Gimba shows to us the dirty state of our moral fabric, we live in a society where drunk policemen feel they can impose their will on others and frame innocent people, we live in a society that has come to accept bribery and corruption as the norm, we live in a society where everyone seems to have been bitten by the bug of the ‘get rich syndrome’, we live in a society characterised by ritual killings and a lack of contentment leading to vaulting ambition. Gimba seems to say to us that if things remain the way they are, the possibility of a boomerang might not be ruled out, we may all soon become witnesses to tears. We should read of the story of Lahab and make a change for the better.
On the story’s construction, the idea of writing the story in media res gives life to the story for by holding us under suspense, the writer uses flashback to tell the story. Without the flashback, the story, if told in a chronological order, might have been quite boring. The writer is also good with descriptions for minute details which might have eluded a casual observer are noted by him in the description of both his characters and settings. Using Mr. Anas as a symbol of the old ways and as a foil to the character of Lahab is quite clever, but killing him off in such an ugly manner is horrible and unsettling for me. His, not Lahab’s, seems to be the greatest tragedy. Also, presenting Lahab initially as a gentleman only to later hint us of his dubious mien does not flow well.
But there is that which I am yet to understand about Gimba, why does he seem to abhor local colours? In his Trails of Sacrifice, Gimba captures the rippling after-effects of the Nigeria Biafran Civil War but fails to mention the country’s name or even names of places associated with Nigeria. Rather, he creates imaginary names of places and even currency for what is glaringly a Nigerian story, or perhaps African. Witnesses to Tears also has its setting in northern Nigeria but Gimba fails to capture the speech mannerism of a northerner. Here, I do not just refer to accent but certain speech markers which reflect the northern religious and socio-cultural cum economic landscape. For instance, the world “Allah” appeared for the first time far into the fifth chapter, Gimba had hitherto favoured the use of the word “God” making the work read like a translation. Even Nigeria appeared much later, when the writer could no more afford to leave it out, names of places are not the same as the ones we know but are relatable. Why does Gimba do this? Maybe to divorce his story from any ethnic background and let his reader tackle the issues he has brought to the table without seeing them as problems peculiar to certain sects or group of people since greed, corruption, and criminal acts are universal anathemas of most human societies.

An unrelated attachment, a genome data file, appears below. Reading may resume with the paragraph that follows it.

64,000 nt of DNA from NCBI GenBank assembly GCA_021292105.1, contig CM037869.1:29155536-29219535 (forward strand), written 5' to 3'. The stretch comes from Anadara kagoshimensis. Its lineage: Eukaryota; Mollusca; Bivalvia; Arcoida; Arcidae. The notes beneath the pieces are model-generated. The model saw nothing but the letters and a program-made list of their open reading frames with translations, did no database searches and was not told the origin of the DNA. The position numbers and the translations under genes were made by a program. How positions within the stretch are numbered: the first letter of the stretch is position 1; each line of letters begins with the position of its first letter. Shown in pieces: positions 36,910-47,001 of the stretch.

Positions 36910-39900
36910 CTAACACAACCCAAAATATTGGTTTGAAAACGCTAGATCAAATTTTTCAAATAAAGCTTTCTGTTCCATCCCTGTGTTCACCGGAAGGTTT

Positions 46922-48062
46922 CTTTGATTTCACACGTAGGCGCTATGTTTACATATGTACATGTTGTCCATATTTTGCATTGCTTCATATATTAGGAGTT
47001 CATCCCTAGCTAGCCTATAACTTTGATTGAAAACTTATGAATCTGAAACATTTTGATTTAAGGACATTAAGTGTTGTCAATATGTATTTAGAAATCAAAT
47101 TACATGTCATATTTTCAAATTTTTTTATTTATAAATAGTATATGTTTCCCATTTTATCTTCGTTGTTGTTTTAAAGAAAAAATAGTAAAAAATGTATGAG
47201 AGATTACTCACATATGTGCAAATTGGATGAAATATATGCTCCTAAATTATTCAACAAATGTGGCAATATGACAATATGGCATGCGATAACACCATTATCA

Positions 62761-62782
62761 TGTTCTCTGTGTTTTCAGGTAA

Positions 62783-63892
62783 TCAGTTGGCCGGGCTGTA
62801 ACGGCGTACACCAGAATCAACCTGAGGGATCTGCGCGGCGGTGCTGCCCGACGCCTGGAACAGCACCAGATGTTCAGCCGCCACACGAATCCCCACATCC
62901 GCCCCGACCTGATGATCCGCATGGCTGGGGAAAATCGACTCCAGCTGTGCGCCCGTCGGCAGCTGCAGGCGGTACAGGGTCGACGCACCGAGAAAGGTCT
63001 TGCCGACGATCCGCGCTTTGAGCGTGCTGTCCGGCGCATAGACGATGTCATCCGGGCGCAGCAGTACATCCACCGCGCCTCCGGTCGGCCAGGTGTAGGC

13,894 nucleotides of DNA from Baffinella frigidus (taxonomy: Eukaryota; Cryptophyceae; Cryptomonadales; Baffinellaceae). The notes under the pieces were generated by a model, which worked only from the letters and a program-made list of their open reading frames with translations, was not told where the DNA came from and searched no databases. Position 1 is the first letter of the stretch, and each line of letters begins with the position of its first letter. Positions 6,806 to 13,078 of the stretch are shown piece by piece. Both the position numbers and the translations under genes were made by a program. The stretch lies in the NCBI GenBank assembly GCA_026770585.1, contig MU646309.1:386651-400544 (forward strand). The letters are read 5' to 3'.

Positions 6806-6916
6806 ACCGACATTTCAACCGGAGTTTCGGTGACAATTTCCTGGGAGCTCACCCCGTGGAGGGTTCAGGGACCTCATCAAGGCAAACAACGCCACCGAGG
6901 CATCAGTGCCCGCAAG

In the story’s narration, we wonder what happens to Hussaina after the arrest of Lahab, I also do not understand why Saahir’s oracle tells him a blood relation of Lahab or someone close is to be sacrificed yet Saahir goes out seeking a random child, just as I do not understand the essence of having Lahab go on pilgrimage to Mecca while the deed is carried out, he could as well have been around.
One peculiar thing about the novel is that it seems to be idealistic and futuristic in its setting, the novel describes Khartoum Hospital as a government run hospital with sophisticated technological equipment, the use of telephones, an efficient transport system are also worthy of note. Until much later in the novel, I had been wondering if Gimba’s setting was anywhere in Africa. The introduction of the police saga, and corrupt practices of Lahab and his cohort however douse such doubts. But if anything, I think Gimba wants us to see how a good and efficient society should run as against a bad one.
Nonetheless, Abubakar Gimba’s Witnesses to Tears tackles issues revolving around morality and uprightness in the human society and there is a deluge of lessons to be learnt from it, bad friends corrupt good manners, we must learn to be content with what we have and shun avarice, one act of evil is often the gateway to many others, no society thrives where there is an instituted system of bribery and corruption, and for every evil act, there surely will come a day of reckoning.
Abubakar Gimba’s art is not of pleasure, like the great educator which he himself was, the writer sees the art of writing and telling stories as a way of educating young minds, correcting the moral ills in the society, and helping to create a conscientious generation of young people who would retain and pass on the good qualities and values of humanity. And this is what his Witnesses to Tears has come to stand for.
Yes, I think you should read the novel and thank you for reading this review.
© Ubaji Isiaka Abubakar Eazy 2018
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One thought on “Abubakar Gimba’s Witnesses to Tears: An indictment on our moral order”
Please can I get the characterisation and the themes of Abubakar Gimba’s
Witness to tears